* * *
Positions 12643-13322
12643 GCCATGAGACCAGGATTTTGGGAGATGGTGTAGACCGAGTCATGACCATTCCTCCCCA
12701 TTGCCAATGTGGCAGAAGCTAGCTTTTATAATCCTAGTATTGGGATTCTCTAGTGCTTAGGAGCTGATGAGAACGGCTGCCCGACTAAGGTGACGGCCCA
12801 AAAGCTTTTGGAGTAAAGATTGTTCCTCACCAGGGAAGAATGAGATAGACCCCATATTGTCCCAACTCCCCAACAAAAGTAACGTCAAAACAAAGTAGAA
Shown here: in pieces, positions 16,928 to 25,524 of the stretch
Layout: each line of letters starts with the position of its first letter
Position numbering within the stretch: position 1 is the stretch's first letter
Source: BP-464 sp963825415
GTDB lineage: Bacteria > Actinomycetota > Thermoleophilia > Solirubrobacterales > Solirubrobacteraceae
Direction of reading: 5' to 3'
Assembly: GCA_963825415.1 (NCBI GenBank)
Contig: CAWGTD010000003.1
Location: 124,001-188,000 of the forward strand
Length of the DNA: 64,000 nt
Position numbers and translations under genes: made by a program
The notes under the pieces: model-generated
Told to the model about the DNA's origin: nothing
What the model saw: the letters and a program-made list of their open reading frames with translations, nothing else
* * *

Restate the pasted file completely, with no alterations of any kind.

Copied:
Positions 12643-13322
12643 GCCATGAGACCAGGATTTTGGGAGATGGTGTAGACCGAGTCATGACCATTCCTCCCCA
12701 TTGCCAATGTGGCAGAAGCTAGCTTTTATAATCCTAGTATTGGGATTCTCTAGTGCTTAGGAGCTGATGAGAACGGCTGCCCGACTAAGGTGACGGCCCA
12801 AAAGCTTTTGGAGTAAAGATTGTTCCTCACCAGGGAAGAATGAGATAGACCCCATATTGTCCCAACTCCCCAACAAAAGTAACGTCAAAACAAAGTAGAA
Shown here: in pieces, positions 16,928 to 25,524 of the stretch
Layout: each line of letters starts with the position of its first letter
Position numbering within the stretch: position 1 is the stretch's first letter
Source: BP-464 sp963825415
GTDB lineage: Bacteria > Actinomycetota > Thermoleophilia > Solirubrobacterales > Solirubrobacteraceae
Direction of reading: 5' to 3'
Assembly: GCA_963825415.1 (NCBI GenBank)
Contig: CAWGTD010000003.1
Location: 124,001-188,000 of the forward strand
Length of the DNA: 64,000 nt
Position numbers and translations under genes: made by a program
The notes under the pieces: model-generated
Told to the model about the DNA's origin: nothing
What the model saw: the letters and a program-made list of their open reading frames with translations, nothing else